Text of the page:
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Rachmaninoff, Twix, and African Drumming MAG
I curled my hair on the first day; first impressions have always been important to me. Tugging nervously at the ends and watching them spring back, I surveyed the other people waiting to have their picture taken for their ID.
Anyone could tell the dancers by their bodies and the way they gossiped in small circles, the visual artists by the paint under their fingernails and quiet dispositions, and the drama students by the way they gesticulated enthusiastically and seemed to already know one another.
But it was difficult for me, staring intently at the small treble clefs painted on my shoes, to pick the musicians from the crowd of parents reluctant to leave their children and teenagers impatient to attain their independence.
The awful feeling in my stomach persistently questioned whether the other musicians would be anything like me, whether classical pianists had a place among rock guitarists and pop lyricists. Coming from a small town, I was sure I would be unable to connect with the bulky German death metal fans carrying bass guitar cases and the blonde Miss America descendents who happened to be accomplished singers. I never would have guessed that a month later, I would be crying as I said good-bye to the kind of friends I told everything to and wished to know for the rest of my life.
The time I spent at summer camp was the most demanding, intimidating, rewarding, and revealing month of my life. I was terrified to leave my family on the first day, but part of me did not want them there at all. I did not want anyone holding my hand when I jumped, floundering, into the sea of unfamiliar artists and new experiences.
Any concern I had became absurdly insignificant when we were all handed bongos and told to make our rhythms fit together, or when we participated in Bulgarian voice exercises that required us to feel comfortable with discomfort.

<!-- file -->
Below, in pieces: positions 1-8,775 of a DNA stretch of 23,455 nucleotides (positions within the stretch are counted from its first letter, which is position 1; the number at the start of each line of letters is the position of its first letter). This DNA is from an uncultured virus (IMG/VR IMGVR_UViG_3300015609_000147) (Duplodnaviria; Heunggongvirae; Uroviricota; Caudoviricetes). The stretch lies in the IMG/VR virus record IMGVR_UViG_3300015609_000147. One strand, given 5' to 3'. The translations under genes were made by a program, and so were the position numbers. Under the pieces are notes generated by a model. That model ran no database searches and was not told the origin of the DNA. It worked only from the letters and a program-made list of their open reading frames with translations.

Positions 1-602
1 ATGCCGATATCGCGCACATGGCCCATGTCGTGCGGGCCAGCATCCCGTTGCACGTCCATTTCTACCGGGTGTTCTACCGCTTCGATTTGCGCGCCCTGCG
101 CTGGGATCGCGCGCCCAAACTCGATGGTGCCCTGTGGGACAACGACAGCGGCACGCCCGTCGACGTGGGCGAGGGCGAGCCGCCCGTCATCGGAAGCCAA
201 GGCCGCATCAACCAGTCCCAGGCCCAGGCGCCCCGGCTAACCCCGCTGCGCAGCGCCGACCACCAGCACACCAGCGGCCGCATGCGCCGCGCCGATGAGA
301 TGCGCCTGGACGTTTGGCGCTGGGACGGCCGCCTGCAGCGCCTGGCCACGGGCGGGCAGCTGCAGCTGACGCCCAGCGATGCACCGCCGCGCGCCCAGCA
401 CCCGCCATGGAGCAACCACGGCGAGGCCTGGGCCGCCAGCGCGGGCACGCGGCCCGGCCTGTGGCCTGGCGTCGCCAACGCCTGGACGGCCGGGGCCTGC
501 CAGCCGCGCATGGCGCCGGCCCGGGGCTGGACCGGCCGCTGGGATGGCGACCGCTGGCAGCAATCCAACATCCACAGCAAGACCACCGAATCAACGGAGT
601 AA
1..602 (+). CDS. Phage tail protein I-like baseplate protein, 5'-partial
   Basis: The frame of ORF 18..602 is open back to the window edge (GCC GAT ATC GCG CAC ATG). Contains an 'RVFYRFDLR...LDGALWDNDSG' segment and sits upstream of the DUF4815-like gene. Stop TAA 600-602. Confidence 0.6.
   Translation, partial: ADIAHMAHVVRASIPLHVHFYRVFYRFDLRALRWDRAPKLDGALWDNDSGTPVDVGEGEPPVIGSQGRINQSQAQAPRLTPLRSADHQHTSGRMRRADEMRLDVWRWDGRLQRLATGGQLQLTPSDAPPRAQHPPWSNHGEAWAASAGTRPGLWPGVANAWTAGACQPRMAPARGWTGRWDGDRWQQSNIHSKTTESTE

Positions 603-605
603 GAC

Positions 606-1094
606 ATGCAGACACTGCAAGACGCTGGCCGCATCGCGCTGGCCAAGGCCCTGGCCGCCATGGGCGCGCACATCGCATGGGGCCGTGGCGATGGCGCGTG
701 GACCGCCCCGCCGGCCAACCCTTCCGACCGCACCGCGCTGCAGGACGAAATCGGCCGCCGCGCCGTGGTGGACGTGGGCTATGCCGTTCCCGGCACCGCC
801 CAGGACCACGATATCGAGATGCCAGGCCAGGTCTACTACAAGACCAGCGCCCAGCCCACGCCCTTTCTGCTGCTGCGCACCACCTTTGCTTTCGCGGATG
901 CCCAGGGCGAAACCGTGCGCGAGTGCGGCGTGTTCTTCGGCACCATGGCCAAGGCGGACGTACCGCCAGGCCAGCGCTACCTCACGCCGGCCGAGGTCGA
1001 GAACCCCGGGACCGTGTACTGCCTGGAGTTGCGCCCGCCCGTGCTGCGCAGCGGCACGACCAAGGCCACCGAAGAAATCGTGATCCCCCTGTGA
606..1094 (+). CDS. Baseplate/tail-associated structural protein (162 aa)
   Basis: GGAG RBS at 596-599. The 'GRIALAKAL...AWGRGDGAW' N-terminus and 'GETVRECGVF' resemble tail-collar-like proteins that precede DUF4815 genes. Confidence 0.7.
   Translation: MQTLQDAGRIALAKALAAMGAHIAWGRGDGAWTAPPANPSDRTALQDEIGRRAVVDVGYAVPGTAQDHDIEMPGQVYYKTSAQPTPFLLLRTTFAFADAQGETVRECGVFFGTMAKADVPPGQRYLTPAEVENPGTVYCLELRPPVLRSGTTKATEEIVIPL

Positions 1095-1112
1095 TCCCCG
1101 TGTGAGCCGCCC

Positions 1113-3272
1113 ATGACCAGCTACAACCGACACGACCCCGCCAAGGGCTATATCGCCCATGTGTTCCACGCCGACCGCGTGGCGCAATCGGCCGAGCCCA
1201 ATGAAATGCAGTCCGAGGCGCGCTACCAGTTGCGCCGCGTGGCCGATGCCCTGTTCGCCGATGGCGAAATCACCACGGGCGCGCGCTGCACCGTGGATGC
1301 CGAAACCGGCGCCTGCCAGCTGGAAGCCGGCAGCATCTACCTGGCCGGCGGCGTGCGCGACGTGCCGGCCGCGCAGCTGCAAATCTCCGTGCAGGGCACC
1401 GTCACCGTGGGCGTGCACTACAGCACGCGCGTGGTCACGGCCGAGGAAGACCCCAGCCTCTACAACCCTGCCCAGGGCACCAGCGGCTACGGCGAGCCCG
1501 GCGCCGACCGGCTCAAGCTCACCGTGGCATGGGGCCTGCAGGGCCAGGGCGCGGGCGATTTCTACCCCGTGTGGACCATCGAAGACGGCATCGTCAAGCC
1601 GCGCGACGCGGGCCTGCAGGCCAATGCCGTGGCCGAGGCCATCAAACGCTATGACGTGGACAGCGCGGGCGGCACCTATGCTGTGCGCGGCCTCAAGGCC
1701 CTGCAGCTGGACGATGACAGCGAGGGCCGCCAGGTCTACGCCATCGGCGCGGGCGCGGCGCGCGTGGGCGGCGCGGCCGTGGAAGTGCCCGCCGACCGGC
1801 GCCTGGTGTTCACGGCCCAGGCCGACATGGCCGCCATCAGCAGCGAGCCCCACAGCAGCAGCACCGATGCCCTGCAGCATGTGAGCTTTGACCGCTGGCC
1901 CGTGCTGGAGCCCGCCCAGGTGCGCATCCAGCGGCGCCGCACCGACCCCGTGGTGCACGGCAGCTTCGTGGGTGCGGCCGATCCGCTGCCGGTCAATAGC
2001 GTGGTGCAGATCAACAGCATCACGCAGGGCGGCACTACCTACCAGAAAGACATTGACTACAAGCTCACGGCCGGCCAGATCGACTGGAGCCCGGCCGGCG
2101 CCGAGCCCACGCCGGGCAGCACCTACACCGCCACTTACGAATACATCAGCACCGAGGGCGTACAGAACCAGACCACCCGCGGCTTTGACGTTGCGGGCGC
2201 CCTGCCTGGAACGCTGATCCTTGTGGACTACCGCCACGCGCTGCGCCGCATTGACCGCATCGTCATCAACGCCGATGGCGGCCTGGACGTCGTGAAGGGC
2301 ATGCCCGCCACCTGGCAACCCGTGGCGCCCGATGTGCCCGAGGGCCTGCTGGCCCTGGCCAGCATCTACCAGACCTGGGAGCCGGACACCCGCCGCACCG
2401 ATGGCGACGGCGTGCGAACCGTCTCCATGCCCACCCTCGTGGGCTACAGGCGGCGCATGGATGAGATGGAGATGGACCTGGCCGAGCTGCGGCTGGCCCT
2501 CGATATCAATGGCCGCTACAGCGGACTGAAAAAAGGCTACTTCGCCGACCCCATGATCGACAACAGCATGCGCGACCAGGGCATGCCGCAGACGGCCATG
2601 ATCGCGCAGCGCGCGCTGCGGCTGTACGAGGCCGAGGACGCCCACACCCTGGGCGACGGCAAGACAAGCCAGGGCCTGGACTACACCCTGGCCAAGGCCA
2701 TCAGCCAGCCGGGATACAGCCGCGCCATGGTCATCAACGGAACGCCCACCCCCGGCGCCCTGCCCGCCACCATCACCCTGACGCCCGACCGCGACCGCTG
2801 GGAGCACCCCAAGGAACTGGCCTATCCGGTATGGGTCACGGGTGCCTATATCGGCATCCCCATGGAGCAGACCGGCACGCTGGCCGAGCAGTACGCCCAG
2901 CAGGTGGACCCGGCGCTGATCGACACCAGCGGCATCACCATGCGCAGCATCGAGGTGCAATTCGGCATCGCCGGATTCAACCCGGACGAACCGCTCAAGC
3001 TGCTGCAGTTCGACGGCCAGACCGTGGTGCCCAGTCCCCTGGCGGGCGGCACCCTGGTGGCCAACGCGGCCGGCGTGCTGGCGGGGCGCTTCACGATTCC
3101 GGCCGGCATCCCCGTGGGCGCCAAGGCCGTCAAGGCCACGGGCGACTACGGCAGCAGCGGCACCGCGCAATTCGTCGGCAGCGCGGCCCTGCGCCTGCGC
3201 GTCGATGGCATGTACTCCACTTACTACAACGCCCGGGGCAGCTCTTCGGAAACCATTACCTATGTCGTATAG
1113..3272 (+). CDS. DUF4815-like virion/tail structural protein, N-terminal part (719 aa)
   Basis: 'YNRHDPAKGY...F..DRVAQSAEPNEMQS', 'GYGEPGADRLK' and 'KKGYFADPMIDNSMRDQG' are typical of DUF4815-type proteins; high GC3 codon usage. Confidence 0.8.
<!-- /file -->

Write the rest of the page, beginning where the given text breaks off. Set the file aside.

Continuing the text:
Every day I sat in a practice room for three hours with only a piano and my thoughts. Twix revived me before piano studio each afternoon, when eight of us would discuss Rachmaninoff's Russian influence in his preludes, Vinko Globokar's note clusters, and the anatomy of a concert grand. The days were punctuated with impromptu jam sessions on the beaten-up piano in the dormitory.
“Boogie Chillun” became the way musicians greeted each other after our blues-obsessed music history teacher introduced us to guitarist John Lee Hooker. Those two simple words paired with the nature of our art made musicians the most unified family at arts camp.
Music exposes one's vulnerabilities; all barriers are torn down. It takes a confident group of artists to perform something as ridiculous as the Balinese Monkey Chant or tribal African dances. Only a strong person would allow herself to be emotionally dissected on stage. Performing Rachmaninoff's Prelude in C minor, with my heart spilling out on the floor became a privilege rather than a fear when all I saw were the smiles of those who shared my passion.
A small, worldly woman spoke at a tribute concert we performed in honor of her husband, a jazz pianist and teacher. She ended with a quotation from her husband: “Music is a passport to infinity.” These words are now written in black marker on the mirror in my room.
Once in a while I glance at the charcoal picture that my roommate drew of me playing a grand piano and remember why I am a musician. As a child I enjoyed plunking out five finger patterns on my grandmother's piano and believed my mother's story that the tooth fairy created piano keys with baby teeth. As I grew older, music became more than a hobby; it wove itself into my identity.
Arts camp was a think-tank in which I could immerse myself. But was there lasting value in my journey? Art makes life beautiful, but is it productive? For a month, I did nothing but create, but how much did I actually accomplish? The answer was always, “Art creates meaning.” While science increases our understanding of the truth of the world, art challenges us to understand that truth differently.
Before last summer, I questioned the value of my contribution through music. But on the last day of camp, after closing ceremonies, hugs good-bye, and one final jam session, my mind was on repeat: “I am an artist.” I believed, without hesitance, that I could now better my community and the world through my creative talents. Four weeks before I had been eager for my independence. Now, having gained it, I reached out to my mom, knowing I was ready to return home. She ran her fingers through the soft curls in my hair, and I cried.